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Safeguarding Against Child Abductions

Safety Tips For Ensuring Your Child's Safety

When Chaplin was 3 years old, his father, Neal, received the scare of his life. They were at the busiest museum in the world at that time, The Museum of Science and Industry in Chicago. Neal felt Chaplin let go of his hand for a second, and then he was gone. Neal found a security guard. They searched frantically, and then, after what felt like a lifetime, Neal and Chaplin saw each other in a crowd at the same time and were reunited. "It was the scariest forty-five minutes of my life," Neal says. Decades later, he is still emotional as he relives the story.

The thought of anything happening to our beloved children is terrifying. We've heard the basic safety rules: teach kids their phone number and address, tell them to go to a police officer or a checkout clerk in the store if they are separated from you -- but what do we do for kids who can walk, but can't talk?

It's challenging to keep toddlers safe. According to the Vanished Child Alliance, a child goes missing or is abducted every 40 seconds in the United States. Clearly, parents have to take active responsibility for their children's safety.

The first step is to be aware that toddlers are relatively helpless when out in the world. "A young child lost in the mall doesn't know he's lost," says Steve Cohen, a 25-year Chicago Police Force officer and father of two. This realization hurts the usual repertoire of safety rules such as staying in one place or finding a store person. "They wouldn't know whom to approach." With toddlers, Cohen says, all of the responsibility lies completely with the parent. "The child should always be within eyesight or grasp."

Sounds simple: Never leave your child unattended. But there are times when the most thoughtful parent or caregiver lets down her guard -- and puts her child in danger. For example, what's your grocery store routine? Most moms first load the kids into their car seats, then put the groceries in the trunk and return the cart -- that way the kids aren't running around the parking lot, putting themselves in harm's way. How long is your back turned when you return the cart? It only takes 30 seconds for a skilled criminal to break into a locked car and steal your most precious possession. Yes, it's wildly inconvenient, but ultimately worth it, to put your child into the car, load the groceries into the trunk and then take your child with you to return the cart.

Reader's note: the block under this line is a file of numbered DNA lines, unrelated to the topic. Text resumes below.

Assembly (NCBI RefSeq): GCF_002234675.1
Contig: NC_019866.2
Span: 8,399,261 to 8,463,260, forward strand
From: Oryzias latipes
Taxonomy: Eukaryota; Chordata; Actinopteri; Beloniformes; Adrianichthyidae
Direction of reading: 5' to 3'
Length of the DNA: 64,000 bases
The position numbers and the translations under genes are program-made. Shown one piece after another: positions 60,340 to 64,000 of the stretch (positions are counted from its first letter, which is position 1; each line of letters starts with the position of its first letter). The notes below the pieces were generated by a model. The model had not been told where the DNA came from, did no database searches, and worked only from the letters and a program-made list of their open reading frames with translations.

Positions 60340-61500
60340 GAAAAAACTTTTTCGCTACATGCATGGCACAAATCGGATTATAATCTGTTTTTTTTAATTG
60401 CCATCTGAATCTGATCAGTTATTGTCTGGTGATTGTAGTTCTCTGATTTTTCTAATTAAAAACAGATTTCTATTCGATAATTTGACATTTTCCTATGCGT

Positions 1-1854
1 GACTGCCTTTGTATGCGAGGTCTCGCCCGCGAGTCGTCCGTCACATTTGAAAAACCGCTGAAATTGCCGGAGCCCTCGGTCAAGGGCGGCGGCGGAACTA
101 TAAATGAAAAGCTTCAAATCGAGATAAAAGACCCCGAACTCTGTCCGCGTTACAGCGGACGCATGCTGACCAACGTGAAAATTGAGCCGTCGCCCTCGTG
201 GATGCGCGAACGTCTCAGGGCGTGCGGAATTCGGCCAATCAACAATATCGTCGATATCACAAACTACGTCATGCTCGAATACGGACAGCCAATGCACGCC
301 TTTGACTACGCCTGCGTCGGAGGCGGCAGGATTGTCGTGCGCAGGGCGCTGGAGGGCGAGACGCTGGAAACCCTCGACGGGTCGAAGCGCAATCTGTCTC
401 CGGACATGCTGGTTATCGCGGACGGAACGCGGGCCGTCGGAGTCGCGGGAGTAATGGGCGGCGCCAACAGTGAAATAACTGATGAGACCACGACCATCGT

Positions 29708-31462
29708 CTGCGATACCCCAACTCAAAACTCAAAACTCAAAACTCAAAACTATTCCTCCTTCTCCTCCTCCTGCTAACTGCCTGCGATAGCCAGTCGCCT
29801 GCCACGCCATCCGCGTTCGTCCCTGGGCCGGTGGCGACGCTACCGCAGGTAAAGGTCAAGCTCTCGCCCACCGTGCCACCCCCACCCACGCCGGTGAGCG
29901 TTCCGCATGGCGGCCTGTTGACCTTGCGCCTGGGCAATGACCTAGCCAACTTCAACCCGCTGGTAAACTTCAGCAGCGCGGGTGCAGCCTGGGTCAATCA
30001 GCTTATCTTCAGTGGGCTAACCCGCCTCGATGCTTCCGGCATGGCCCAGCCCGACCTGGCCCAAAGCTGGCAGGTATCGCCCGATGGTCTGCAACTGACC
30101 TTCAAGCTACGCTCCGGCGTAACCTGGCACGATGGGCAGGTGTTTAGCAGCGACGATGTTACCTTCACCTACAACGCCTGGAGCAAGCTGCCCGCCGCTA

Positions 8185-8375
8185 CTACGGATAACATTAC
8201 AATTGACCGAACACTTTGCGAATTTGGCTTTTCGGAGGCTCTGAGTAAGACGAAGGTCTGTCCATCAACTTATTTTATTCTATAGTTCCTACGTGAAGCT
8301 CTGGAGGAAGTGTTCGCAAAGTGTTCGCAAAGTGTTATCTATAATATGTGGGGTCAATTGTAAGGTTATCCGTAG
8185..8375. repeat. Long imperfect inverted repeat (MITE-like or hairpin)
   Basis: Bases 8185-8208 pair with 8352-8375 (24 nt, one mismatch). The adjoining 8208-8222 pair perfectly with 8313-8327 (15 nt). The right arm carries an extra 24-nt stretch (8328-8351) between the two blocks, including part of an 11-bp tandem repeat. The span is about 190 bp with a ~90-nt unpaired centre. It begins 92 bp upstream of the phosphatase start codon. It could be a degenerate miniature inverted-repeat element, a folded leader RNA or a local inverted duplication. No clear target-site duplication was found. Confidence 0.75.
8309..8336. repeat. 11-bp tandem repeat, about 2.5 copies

Have your child photographed each year, four times a year the first two years of life. Make sure you have all records about your child in an easy-to-read format. Be prepared to give an accurate description of your child at any time. "Always know your child's height and weight," says Cohen. Check with your community police or sheriff's department or go to www.fingerprintamerica.com for complete kits that feature the child's fingerprints, health and dental records, space to attach a lock of hair for DNA sample, personal information such as name, address, blood type, height, weight and a current photograph.

Take preventive measures: don't buy items that display your child's name. It can give an abductor an advantage by enabling him to address your child by her name and allay her fears. If you drop your child off at day care, make sure his caregivers know that your child is to be released only to you at the end of the day.

Be careful not to let safety precautions turn into paranoia. It is important not to communicate hysteria or excessive fear. There are many active ways parents can make children participants in their own safety without scaring them. A caregiver can talk to them about who a police officer is and what he does. The docents at a museum or security officers at the mall are also authority figures a parent can point out to a child.

Explain the whys of safety and incorporate the explanations as well as the behavior into your daily routine. Just as you tell your child, "Don't touch the stove -- it's hot, and you'll hurt yourself," tell her, "Hold Mommy's hand so that you don't get lost." Remember, you are your child's strongest and most powerful ally --you protect her from herself and others.

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